“If you don’t have a policy on carbon capture and storage, you don’t have a policy on climate change.” That was how one British government official characterised the central importance of CCS technology. If he was right, then the fight against climate change is in trouble.
Coal is the most plentiful fossil fuel, and the dirtiest. It is also the most readily available in big energy-hungry countries such as the US, China and India. One way or another, that coal is going to get burned.
The technology for “clean coal” – capturing the CO2 emissions from burning the coal, and burying them somewhere they will stay forever – is not particularly revolutionary. All the components of the process have been shown to work independently, but no-one has yet put them together and demonstrated that they can be commercially viable, given a reasonable cost of CO2 emissions.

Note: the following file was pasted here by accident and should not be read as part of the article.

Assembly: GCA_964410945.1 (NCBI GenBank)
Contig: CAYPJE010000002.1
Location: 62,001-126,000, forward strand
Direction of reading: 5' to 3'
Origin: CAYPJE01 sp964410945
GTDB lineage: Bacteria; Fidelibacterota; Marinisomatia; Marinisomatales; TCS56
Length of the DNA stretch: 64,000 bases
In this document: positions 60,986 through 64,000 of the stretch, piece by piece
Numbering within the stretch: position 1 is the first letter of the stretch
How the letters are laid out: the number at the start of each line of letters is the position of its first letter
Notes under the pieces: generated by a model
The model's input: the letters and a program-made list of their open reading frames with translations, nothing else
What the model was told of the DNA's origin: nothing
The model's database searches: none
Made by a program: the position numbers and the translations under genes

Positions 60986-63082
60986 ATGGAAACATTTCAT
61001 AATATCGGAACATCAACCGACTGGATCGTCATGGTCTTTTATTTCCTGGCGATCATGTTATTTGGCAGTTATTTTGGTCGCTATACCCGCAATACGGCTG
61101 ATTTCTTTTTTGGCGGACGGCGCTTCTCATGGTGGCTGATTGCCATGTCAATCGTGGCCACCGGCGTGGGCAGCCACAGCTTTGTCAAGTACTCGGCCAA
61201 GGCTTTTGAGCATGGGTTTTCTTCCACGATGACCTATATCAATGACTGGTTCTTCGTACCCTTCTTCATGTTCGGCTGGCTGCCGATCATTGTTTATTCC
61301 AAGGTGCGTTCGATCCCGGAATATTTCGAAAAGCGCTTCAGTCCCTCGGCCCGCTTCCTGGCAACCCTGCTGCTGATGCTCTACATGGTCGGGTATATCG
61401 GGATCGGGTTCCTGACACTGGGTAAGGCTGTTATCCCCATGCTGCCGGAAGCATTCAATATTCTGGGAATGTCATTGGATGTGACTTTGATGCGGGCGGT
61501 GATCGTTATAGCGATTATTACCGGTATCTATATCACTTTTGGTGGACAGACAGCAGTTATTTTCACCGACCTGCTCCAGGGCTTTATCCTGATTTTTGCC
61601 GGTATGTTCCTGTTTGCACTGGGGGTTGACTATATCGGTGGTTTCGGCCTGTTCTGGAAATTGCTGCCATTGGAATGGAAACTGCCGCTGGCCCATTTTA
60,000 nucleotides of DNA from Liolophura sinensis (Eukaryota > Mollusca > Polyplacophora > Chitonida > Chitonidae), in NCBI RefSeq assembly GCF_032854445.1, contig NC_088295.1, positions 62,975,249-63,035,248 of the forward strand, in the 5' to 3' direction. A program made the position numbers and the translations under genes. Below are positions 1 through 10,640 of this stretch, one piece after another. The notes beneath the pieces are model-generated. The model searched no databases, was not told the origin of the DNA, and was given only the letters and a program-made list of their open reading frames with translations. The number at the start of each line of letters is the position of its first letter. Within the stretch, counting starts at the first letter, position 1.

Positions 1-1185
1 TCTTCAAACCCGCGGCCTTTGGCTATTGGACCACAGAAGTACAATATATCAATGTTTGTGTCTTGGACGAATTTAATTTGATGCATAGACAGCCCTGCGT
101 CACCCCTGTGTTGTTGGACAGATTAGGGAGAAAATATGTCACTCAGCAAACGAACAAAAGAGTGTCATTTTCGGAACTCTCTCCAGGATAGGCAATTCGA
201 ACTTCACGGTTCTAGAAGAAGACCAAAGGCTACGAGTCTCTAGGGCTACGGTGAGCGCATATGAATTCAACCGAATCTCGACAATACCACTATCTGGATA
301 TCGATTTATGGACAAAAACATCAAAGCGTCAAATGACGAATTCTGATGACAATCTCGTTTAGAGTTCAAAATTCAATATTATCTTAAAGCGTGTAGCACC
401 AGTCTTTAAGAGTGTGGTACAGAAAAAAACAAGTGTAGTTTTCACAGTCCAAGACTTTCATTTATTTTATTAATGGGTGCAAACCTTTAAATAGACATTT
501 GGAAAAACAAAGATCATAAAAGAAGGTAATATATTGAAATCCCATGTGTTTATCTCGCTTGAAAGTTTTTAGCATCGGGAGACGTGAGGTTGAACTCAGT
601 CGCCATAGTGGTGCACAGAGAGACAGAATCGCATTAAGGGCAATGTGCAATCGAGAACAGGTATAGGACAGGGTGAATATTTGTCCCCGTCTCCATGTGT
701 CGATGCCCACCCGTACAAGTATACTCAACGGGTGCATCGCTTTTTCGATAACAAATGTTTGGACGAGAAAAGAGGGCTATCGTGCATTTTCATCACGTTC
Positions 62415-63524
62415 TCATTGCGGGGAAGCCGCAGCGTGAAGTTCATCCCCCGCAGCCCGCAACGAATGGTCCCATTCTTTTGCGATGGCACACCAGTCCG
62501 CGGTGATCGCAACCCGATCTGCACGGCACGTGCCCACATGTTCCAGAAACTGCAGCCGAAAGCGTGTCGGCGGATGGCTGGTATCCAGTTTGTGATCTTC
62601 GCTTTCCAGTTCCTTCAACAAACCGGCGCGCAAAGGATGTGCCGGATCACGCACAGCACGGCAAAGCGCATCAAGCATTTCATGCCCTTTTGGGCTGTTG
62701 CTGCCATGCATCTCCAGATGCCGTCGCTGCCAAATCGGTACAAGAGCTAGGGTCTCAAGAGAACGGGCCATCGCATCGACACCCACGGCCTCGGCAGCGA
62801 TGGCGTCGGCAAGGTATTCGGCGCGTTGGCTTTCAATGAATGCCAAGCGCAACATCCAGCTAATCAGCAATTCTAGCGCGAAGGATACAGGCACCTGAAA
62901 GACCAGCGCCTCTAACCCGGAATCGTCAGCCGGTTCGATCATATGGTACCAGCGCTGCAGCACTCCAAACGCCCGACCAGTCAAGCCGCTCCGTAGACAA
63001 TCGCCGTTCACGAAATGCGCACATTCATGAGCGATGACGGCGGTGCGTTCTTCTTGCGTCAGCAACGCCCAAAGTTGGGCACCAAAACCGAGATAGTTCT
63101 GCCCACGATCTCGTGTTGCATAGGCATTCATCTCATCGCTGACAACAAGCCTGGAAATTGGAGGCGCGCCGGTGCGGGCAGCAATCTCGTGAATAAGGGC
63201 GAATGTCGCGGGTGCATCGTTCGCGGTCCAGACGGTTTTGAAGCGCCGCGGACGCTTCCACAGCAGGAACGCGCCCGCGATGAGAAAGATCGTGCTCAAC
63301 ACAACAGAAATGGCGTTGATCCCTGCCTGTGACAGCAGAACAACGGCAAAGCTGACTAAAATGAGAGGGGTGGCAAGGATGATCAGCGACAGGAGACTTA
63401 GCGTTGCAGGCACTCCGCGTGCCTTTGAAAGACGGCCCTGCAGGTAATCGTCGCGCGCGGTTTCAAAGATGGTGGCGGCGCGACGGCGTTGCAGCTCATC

Efforts to build a demonstration plant to do that have been running into problems worldwide.
The FT reports today that energy companies have been complaining about delays in the UK government’s competition to fund a commercial scale pilot plant.
The European parliament backed a plan for revenues from auctioning permits in phase three of the emissions trading scheme to be used to fund CCS projects, but that idea has stalled, to be replaced by a smaller sum shaved off the agriculture budget, which by itself would only back two or three pilot plants, not the 12 that the EU hopes for.
BP and Rio Tinto, which have a joint venture investigating CCS, have cancelled a proposed project in Australia, and although plans for California and Abu Dhabi are still going ahead, the Abu Dhabi project has been delayed.
CCS is a business that is never going to make any progress unless it receives sufficient government support. If politicians are serious about it, they need to back their warm words with hard cash.